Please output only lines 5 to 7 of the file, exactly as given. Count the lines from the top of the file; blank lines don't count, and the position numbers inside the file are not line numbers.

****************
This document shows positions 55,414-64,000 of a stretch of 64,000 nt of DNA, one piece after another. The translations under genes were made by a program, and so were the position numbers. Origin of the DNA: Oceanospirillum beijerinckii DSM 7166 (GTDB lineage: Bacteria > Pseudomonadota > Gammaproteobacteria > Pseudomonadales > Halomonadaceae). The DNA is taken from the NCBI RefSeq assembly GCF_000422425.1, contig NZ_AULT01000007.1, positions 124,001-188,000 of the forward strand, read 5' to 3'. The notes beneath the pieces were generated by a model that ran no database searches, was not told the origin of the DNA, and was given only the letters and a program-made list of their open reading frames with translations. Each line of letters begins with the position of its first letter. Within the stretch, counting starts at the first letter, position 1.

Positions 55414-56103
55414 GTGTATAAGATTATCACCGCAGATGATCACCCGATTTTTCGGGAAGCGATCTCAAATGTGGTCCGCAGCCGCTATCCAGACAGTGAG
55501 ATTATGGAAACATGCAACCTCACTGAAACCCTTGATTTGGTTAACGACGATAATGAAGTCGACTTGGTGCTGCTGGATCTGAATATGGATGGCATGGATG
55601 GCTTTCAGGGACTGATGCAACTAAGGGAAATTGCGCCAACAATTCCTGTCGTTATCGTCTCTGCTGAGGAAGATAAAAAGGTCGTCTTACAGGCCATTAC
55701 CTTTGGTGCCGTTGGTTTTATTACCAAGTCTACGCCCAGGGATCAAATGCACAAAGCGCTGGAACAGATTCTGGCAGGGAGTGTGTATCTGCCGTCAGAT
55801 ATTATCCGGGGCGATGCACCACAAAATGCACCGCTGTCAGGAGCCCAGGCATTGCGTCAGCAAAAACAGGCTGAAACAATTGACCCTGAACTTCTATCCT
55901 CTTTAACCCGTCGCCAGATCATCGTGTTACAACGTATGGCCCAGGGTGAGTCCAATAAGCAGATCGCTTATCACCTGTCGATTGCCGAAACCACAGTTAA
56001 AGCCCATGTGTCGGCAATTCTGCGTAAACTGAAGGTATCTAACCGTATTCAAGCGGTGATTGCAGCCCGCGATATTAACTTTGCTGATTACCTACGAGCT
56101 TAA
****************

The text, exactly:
55601 GCTTTCAGGGACTGATGCAACTAAGGGAAATTGCGCCAACAATTCCTGTCGTTATCGTCTCTGCTGAGGAAGATAAAAAGGTCGTCTTACAGGCCATTAC
55701 CTTTGGTGCCGTTGGTTTTATTACCAAGTCTACGCCCAGGGATCAAATGCACAAAGCGCTGGAACAGATTCTGGCAGGGAGTGTGTATCTGCCGTCAGAT
55801 ATTATCCGGGGCGATGCACCACAAAATGCACCGCTGTCAGGAGCCCAGGCATTGCGTCAGCAAAAACAGGCTGAAACAATTGACCCTGAACTTCTATCCT